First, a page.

• Additionally, you should consider situating your desk setup in a way that keeps your computer screen a bit farther away from your face. Particularly when they concentrate hard on their work, people have a tendency to lean in closely to their screens, and this can lead to more significant irritation. If you make an effort to keep your screen at least two feet in front of your face, your eyes should be a bit more comfortable.
• Finally, once you have addressed your eyes and your computer setup, you should also remember that breaks are necessary when you work at a computer. Staring at a screen all day can not only irritate you physically, but it can also cause you to work less efficiently. Taking a ten minute break now and then, every couple of hours, can refresh you far more than you might guess, and you may even find that you work better in between your breaks.

Is Raw Milk Safe (Part 2)? By Ben Pratt

Friday, June 1st, 2012

Below is an article written by Ben Pratt of Natural Food Finder, this has been kindly reproduced with his permission, Thanks Ben!

After the last post on raw milk safety I have had some great discussions with friends and colleagues regarding the ‘evidence’ that is typically put forward apparently condemning the safety of drinking unpasteurised milk. Raw milk has also been in the press further in the last few weeks; in the Evening Standard as a result of Selfridges in London allowing a raw milk vending machine in their store (run by Hook & Sons), and also on the BBC One Show exploring the wonderful Guernsey milk produced by Dave Paull in Somerset.

The Foods Standards Agency have always been openly opposed to raw milk claiming that there is a mountain of evidence that it poses a more significant risk to our health compared to other foods and as such should be banned from consumption. However, as government have not been able to pass any laws to bring a ban into affect (despite 2 previous attempts) the FSA continues to encourage strict regulation and a to maintain a ‘beady’ little eye fixed on the raw milk farms and the bacterial counts of the milk that they produce. I went searching and came across the FSA’s full 2010 report on their website listing all the statistics and ‘evidence’ as to why raw milk should be banned. There is quite a lot of information to digest in this 20 page document. To get to the point I have created the table below which highlights the key statistics from within this report to show that the risk from raw milk is really not very significant at all.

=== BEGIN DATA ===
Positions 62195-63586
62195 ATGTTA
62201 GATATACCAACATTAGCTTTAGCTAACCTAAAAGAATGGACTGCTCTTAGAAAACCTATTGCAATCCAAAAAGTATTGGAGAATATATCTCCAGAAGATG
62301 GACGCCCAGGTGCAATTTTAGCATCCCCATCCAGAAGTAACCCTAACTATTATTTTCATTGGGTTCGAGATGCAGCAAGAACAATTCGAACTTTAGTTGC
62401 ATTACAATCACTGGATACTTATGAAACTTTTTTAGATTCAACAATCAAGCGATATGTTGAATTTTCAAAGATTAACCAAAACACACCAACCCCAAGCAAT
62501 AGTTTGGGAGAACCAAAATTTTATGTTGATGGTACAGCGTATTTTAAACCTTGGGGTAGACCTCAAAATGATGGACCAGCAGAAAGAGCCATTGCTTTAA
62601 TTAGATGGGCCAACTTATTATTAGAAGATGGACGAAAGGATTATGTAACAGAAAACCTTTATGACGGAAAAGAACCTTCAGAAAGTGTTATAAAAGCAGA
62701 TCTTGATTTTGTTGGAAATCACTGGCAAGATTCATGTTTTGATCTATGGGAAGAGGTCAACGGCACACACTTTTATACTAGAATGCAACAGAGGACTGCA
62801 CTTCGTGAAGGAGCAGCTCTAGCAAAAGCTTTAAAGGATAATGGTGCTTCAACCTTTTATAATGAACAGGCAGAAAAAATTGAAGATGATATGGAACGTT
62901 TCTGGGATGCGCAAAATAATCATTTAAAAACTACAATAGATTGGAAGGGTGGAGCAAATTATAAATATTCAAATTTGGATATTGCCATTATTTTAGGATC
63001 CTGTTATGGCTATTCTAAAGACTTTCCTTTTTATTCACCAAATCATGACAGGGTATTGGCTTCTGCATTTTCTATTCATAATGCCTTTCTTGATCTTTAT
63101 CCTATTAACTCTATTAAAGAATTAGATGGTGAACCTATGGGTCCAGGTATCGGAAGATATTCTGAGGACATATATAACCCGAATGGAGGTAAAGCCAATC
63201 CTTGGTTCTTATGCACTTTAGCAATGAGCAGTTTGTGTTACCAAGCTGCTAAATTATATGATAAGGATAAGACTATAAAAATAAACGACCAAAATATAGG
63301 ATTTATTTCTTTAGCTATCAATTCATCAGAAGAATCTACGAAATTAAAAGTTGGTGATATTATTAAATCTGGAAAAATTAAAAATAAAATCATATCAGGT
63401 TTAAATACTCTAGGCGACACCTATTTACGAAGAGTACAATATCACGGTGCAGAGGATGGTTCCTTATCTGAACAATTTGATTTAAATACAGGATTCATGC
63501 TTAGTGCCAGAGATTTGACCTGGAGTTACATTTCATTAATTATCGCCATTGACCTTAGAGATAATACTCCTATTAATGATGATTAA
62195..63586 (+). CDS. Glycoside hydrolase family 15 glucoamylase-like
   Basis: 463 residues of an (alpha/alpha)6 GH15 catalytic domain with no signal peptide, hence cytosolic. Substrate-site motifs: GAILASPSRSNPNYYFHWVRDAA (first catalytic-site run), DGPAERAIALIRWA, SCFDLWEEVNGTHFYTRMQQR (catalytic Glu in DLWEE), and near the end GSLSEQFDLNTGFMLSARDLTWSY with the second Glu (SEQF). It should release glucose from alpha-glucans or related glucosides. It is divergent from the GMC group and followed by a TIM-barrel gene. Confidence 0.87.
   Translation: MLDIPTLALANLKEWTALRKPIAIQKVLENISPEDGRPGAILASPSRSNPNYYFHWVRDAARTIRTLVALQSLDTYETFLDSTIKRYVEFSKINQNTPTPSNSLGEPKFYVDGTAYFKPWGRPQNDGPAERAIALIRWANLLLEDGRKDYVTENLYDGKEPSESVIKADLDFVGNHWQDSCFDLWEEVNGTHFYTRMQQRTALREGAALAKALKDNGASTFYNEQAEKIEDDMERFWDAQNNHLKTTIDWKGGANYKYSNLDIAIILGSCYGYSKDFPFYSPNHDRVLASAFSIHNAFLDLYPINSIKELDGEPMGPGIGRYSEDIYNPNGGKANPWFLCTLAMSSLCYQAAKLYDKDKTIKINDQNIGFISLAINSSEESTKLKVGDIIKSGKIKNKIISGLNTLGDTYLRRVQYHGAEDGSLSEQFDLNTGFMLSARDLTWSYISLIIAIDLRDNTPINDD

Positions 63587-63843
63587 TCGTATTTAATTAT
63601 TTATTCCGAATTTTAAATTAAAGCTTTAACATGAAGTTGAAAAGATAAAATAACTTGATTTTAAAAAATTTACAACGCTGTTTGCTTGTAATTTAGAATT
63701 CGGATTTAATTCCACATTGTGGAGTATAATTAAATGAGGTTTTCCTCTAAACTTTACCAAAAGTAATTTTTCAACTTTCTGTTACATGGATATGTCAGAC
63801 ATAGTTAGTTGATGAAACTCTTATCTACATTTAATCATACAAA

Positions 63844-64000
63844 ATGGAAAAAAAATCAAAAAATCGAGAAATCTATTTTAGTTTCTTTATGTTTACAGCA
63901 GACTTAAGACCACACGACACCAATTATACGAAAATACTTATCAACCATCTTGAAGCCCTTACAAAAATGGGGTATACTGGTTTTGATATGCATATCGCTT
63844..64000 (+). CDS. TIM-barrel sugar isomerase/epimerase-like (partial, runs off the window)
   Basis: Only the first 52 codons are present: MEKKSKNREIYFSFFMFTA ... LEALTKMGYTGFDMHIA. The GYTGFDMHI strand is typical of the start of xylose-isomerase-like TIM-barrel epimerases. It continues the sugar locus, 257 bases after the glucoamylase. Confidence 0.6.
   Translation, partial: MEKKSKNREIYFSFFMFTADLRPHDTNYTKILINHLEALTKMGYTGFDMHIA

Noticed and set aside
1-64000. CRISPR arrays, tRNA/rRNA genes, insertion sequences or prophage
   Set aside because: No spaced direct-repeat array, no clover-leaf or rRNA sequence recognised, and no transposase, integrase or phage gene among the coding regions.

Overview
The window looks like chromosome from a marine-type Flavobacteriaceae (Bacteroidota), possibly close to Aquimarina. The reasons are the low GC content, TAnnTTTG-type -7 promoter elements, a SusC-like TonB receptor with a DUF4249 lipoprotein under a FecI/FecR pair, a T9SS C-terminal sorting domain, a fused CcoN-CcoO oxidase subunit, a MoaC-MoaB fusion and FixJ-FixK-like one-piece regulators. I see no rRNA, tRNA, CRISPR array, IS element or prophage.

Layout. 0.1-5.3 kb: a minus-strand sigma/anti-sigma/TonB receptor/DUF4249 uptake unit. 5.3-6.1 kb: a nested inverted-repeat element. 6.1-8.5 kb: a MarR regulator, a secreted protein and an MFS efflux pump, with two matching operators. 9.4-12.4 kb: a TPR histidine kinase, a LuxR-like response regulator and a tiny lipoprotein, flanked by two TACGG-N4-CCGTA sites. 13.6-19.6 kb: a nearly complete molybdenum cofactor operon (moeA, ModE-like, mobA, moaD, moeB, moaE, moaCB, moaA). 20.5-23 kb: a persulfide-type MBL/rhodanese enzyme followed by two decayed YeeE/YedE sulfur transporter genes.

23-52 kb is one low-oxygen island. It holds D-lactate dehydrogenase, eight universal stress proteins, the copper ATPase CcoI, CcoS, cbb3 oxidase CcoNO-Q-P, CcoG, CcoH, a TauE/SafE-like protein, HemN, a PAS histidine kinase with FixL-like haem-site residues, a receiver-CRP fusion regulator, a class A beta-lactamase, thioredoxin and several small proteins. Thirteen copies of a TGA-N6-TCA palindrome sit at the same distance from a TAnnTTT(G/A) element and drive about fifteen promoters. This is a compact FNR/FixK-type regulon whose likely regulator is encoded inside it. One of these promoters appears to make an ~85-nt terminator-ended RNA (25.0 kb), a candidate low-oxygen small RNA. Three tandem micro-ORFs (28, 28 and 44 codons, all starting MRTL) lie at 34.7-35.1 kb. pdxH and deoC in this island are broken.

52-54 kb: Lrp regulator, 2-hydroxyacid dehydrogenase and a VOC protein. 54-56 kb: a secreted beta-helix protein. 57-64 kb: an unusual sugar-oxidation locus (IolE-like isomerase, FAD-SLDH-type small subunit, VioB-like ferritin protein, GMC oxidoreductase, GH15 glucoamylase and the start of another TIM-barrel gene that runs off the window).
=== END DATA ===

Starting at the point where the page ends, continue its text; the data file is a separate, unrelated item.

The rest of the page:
I apologise for the small text size – please use the buttons Ctrl and + to zoom your screen to make it more easy to read.(Ctrl and 0 will restore screen)

It can clearly be seen that raw milk only accounts for 0.8% of all the total food borne illnesses in the UK over the 17 years that records have been kept regarding this. In terms of the number of people actually affected this is even fewer with only 0.39% of people affected by food borne illness contracting their bacterial strain from raw milk. There have been absolutely no deaths recorded at all as a result of illness due to drinking raw milk across the 17 years, but 149 deaths have been caused by other bacteria from other foods!! Why then is it raw milk that is under pressure to be banned and is still under tight regulation? Should we not be looking to the other foods that are causing 99.2% of all the food borne illnesses and 100% of the deaths related to food borne illnesses and measuring them against the same stiff ruler that is lined up against raw milk? Surely this is ridiculous! How is this a mountain of evidence? It is weak at very best – and it is the FSA’s own figures, their own statistics that show how poor the association between raw milk consumption and illness really is when compared to other foods. It is also important to point out that there was no mention in the report that the small number of raw milk related cases of illness actually drank the milk from licensed farms who produce their milk in line with the standards laid down by regulatory bodies. This raw milk could have come from anywhere, or any farm.

When looking at the 242 actual cases of illness related to raw milk consumption over the full 17 years we can determine that there is an average of 14 people each year who may contract a bacterial illness as a result of raw milk consumption. Of course we do not want these 14 people to become sick, but compared to the annual average of 3,634 people who become ill as a result of consuming other foods, raw milk is not looking nearly so bad after all.